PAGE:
Sheet Metal Machining Automation at top level

Author / Editor: Zsolt Meszaros, editor in chief, MM Müszaki Magazin / Susanne Hertenberger

Hungary - Most metal processing enterprises feel the need for automation on their own skin, but yet many are reluctant to give in to substitute the human factor with automated procedures, despite the workforce shortage.

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Tamas Major, CEO of TRUMPF Hungary ltd.
Tamas Major, CEO of TRUMPF Hungary ltd.
(Source: Tamas Major)

“The field of sheet metal machining is getting more ready to automate certain procedures, such as loading and unloading sheet metal and finished products or other warehousing procedures,” says Tamas Major, CEO of Trumpf Hungary ltd, in an interview with MM Müszaki Magazin.

MM Müszaki Magazin: Where do you mainly recommend automation in sheet metal machining?

Tamas Major: We feel an increasing interest in automated systems in Hungary since 2014 and by now, we have arrived at the point that both the biggest companies and SMEs are dealing more and more seriously with the rationalisation of sheet metal processing procedures. Trumpf's old and new systems have a spectacular role mainly in warehousing and ghost shifts (several hours of manufacturing or even full shift without machine operators). The question of automation versus workforce is always being debated. The need for automation arises mainly where complex systems are in question. If a manufacturer has a good stock of orders and consequently the utilisation of, for example, laser cutting machines is high, after a time, they will develop flexible manufacturing capacity instead of increasing its technological capacity.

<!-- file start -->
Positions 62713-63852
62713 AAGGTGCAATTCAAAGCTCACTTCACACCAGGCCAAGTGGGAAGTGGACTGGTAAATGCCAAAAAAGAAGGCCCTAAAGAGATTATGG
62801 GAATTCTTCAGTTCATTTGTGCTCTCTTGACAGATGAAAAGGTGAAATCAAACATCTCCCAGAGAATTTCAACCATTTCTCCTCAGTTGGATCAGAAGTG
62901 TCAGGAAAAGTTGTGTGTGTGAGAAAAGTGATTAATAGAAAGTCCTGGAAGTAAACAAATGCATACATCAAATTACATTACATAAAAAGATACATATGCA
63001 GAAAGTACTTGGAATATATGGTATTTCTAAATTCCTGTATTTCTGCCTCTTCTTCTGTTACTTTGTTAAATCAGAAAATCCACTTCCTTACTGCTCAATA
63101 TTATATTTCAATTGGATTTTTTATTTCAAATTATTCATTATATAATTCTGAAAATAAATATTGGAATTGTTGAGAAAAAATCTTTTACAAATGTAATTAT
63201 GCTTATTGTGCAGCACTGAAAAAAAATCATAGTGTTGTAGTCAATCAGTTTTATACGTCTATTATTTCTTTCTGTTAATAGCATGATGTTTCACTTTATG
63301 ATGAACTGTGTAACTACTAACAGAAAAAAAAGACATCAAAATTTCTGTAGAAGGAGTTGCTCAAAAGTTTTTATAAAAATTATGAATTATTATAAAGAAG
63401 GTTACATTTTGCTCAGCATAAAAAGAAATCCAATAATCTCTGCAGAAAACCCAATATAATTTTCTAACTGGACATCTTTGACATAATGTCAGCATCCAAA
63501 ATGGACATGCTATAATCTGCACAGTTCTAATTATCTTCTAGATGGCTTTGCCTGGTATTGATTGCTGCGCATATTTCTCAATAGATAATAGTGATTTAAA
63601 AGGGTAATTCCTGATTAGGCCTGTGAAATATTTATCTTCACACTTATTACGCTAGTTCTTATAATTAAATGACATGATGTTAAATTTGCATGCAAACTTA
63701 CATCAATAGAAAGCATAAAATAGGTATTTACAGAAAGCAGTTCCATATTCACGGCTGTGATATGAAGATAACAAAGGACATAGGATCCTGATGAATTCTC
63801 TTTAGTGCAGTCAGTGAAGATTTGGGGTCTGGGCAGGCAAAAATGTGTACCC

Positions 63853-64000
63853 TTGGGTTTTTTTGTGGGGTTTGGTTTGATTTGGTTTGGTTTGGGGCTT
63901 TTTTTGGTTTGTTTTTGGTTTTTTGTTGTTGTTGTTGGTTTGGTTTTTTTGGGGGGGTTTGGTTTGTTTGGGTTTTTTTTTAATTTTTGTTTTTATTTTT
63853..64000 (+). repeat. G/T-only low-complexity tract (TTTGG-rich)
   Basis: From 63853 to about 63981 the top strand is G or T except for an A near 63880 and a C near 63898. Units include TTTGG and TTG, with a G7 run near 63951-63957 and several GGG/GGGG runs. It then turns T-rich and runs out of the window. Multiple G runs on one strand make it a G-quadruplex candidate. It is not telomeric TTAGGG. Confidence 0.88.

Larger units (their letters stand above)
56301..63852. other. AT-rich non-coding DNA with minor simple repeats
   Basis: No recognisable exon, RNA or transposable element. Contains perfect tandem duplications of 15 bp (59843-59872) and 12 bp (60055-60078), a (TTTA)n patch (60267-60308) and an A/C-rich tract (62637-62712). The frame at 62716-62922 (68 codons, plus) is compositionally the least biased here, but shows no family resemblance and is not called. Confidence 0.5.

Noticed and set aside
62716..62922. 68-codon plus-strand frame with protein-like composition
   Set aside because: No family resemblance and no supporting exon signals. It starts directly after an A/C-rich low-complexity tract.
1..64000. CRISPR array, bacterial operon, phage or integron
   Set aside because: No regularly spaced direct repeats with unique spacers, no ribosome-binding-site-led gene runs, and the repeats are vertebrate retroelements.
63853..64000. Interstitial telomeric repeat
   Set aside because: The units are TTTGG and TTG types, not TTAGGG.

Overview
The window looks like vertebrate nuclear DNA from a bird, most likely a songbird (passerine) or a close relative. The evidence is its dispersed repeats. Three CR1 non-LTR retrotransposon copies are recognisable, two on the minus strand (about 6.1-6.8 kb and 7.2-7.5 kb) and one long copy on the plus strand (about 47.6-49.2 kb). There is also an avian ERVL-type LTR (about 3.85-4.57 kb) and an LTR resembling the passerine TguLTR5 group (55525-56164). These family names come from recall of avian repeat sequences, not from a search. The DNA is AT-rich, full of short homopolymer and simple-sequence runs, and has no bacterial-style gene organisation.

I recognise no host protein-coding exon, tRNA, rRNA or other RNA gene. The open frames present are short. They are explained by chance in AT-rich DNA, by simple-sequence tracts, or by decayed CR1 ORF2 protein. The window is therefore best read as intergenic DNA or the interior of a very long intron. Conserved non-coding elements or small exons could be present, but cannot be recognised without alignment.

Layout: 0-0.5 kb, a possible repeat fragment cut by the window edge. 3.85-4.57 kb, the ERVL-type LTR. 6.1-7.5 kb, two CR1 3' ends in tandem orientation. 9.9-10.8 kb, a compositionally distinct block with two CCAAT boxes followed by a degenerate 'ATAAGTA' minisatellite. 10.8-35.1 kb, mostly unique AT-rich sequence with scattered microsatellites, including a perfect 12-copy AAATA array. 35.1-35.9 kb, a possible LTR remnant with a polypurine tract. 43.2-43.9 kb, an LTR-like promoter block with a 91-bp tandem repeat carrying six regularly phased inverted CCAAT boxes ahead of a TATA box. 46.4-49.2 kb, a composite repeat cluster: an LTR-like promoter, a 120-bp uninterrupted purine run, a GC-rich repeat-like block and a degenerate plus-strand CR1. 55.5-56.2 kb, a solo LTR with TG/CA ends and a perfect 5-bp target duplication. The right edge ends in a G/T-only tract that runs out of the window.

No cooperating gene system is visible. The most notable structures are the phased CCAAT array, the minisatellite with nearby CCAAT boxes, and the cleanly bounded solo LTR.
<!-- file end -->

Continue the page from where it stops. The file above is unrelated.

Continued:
MM Müszaki Magazin: What levels of automation are there?

Tamas Major: Trumpf has many solutions for automating sheet metal processing machine tools, beginning with sheet loading units, palette changers equipped with palette magazines, up to warehousing systems – listed without the need for completion.

“Beyond a certain level, efficiency cannot be increased solely by expanding manufacturing capacity and automation is indispensable.”

MM Müszaki Magazin: You have recently moved to a new domicile.

Tamas Major: Yes, Trumpf has been doing all domestic activities of its two major lines of business, machining tools and laser technology, in a single firm since 2014. We began work in 2015 in Vecsés, in the vicinity of the Liszt Ferenc International Airport. The sales and training centre of the 48-man strong company has also moved here. Good infrastructure was important: the airport, highways, hotels are near and we are part of the international blood circulation. More than half of our colleagues work in the field of technological customer care but we put a great emphasis on after-sales support and training.

This interview appeared

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